Part 2: Top Administrators At Queen’s Should Lead By Example

July 17th 2011

In February, we wrote that if top administrators at Queen’s “expect to lead, they should try to lead by example” (click on the following link to access that article: https://psac901.wordpress.com/2011/02/05/top-administrators-at-queens-should-lead-by-example/).  Six months later, little has changed.  In fact, things have gotten worse.

Queen’s is in the midst of labour negotiations with several labour groups. (The amount of unionized employment at Queen’s is on the rise—most likely responses to the University’s careless corporatization.)  A few of these negotiations look to be heading toward full-blown labour disruptions in the near future.  Administrators argue “there is not enough money” and “it’s time to get the financial books in order.”  To do that, they insist, “Employees must lower their modest wage and pension expectations and accept the new economic reality.” But whose “economic reality”?

While few would disagree the university is facing financial challenges, top administrators at Queen’s appear to have avoided any fiscal belt-tightening.  In fact, data released by the Ontario Ministry of Finance this spring, indicates there has been no fiscal belt tightening by Queen’s top administrators—only belt loosening.  In 2010, the top 29 administrators at Queen’s collectively earned over $4.8 million, which was slightly up from the previous year.

The University’s Principal and several Vice-Principals were the highest earners in 2010.  These top 8 administrators collectively earned over $1.8 million in compensation, accounting for nearly 40% of the $4.8 million earned by the top 29 administrators overall.  Comparatively, the collective compensation  of the top 8 administrators at Queen’s is equivalent to the compensation earned by 415 Teaching Assistants or 250 Teaching Fellows. So why are our classes getting larger and workloads increasing without increased compensation?

Principal Woolf earned a whole $187,357 more than he earned in 2009, and surpassed the record (by $25,105) set by his predecessor, Karen Hitchcok, who earned $359,001 in 2008.  Compared to TAs and TFs at Queen’s, in 2010, Principal Woolf earned over 50 times more than the average TF and over 85 times more than the average TA.

Indeed, the fiscal belt-tightening exercise seems to have missed top administrators at Queen’s. Employee groups at the other end of the spectrum have been much less fortunate. Principal Woolf has recently outlined his plans to ensure  larger fiscal gains for top administrators at the expense of those who need it most.  In a letter to the Board of Trustees, leaked to employee groups in late June, Principal Woolf candidly notes he was instrumental in hand selecting a labour relations team “capable of effective strategy and negotiation to restrain the increases to our compensation bill and effect the needed changes to the pension plan.”  Those “needed changes to the pension plan” include both downloading risk and dramatically increasing the cost to pension-plan holders.

The wages earned by Queen’s employees and pension contributions earned by Queen’s staff and faculty constitute a vital part of their employment relationship, and they deserve to be fairly compensated. Downloading risk and increasing the price of a pension plan challenge not only current staff and faculty, but future staff and faculty (both unionized and non-unionized employee groups). If you’re a graduate student striving for a tenured-track faculty position, then current pension-plan changes affect your future pension plan—regardless of if you work at Queen’s, or at another University in Ontario or Canada.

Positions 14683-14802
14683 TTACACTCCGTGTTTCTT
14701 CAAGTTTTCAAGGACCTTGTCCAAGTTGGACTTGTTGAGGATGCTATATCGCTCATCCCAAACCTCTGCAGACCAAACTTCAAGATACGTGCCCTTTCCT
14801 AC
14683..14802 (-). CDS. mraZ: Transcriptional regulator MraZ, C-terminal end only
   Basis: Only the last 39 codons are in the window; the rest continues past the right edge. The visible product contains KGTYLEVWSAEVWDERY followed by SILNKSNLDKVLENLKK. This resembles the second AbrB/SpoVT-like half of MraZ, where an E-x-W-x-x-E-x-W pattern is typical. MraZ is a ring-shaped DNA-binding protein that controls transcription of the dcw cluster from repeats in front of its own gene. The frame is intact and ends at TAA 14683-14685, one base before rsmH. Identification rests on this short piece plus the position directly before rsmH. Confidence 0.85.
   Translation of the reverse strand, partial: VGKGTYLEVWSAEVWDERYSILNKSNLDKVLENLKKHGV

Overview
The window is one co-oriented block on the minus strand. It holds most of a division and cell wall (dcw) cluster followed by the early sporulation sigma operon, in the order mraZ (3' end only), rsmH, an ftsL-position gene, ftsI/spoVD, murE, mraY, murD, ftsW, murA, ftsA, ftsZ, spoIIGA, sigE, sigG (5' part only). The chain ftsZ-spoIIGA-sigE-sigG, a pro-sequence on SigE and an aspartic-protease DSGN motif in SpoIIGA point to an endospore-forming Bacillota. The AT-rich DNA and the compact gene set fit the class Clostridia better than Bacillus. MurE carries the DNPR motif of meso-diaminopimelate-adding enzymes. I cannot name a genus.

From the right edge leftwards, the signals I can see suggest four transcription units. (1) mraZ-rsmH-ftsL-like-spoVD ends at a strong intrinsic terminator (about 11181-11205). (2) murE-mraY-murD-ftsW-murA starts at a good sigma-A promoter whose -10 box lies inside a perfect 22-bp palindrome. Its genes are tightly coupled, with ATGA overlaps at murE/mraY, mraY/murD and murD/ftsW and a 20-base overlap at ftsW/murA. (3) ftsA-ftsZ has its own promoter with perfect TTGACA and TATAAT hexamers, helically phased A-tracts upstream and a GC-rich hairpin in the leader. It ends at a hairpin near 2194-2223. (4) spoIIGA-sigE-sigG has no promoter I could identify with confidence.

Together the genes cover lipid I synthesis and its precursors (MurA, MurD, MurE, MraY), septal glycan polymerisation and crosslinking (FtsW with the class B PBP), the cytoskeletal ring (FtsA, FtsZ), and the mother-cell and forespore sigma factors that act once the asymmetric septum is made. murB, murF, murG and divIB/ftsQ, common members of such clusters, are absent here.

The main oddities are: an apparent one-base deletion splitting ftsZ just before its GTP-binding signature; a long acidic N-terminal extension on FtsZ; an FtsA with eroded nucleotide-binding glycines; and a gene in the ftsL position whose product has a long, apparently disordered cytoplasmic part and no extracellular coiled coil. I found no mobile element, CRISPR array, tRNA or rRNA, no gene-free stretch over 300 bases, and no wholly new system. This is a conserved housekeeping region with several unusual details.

Moreover, in the same letter, Woolf also warns that much of the belt-tightening has yet to come:

“As I have previously signaled to the Finance and HR committees of the Board, the fall of 2011/winter 2012 could prove to be a time of major labour disruption at the university [….]  I appreciate the Board’s understanding that these disruptions, should they occur, will be unpleasant and potentially reputational-damaging in the short term, but they may be a necessary step in order to achieve success in salary restraint and pension reform.”

Woolf’s statements underline his goal of ensuring the continued, unabated growth of the compensation earned by Queen’s top administrators, and the continued widening of the wage disparity between Queen’s top and lowest earners.    To consider the significant degradation of working conditions at Queen’s “unpleasant and potentially reputational-damaging in the short term” is not only a misrepresentation of the short-term costs, but also a gross misrepresentation of the long-term costs for Queen’s employees and, indeed, Queen’s reputation.

Where is the Queen’s that prides itself on good labour relations and practices? Principal Woolf’s letter suggests he is steering Queen’s in a damaging direction.  If this is leadership, it is time for a new Principal at Queen’s.  Enjoying large increases in personal compensation while calling for fiscal constraint is, simply put, fundamentally bad leadership.  Moreover, hand-selecting a labour relations team for the expressed purpose of suppressing employee compensation is underhanded and distasteful.  Surely, Queen’s deserves better leadership than this.

More to come….

S and M

For a PDF of this article please click here: PSAC901_TopAdmin Part2

For more information on compensation at Queen’s University please visit the Ontario Ministry of Finance website at http://www.fin.gov.on.ca/en/publications/salarydisclosure/2011/.

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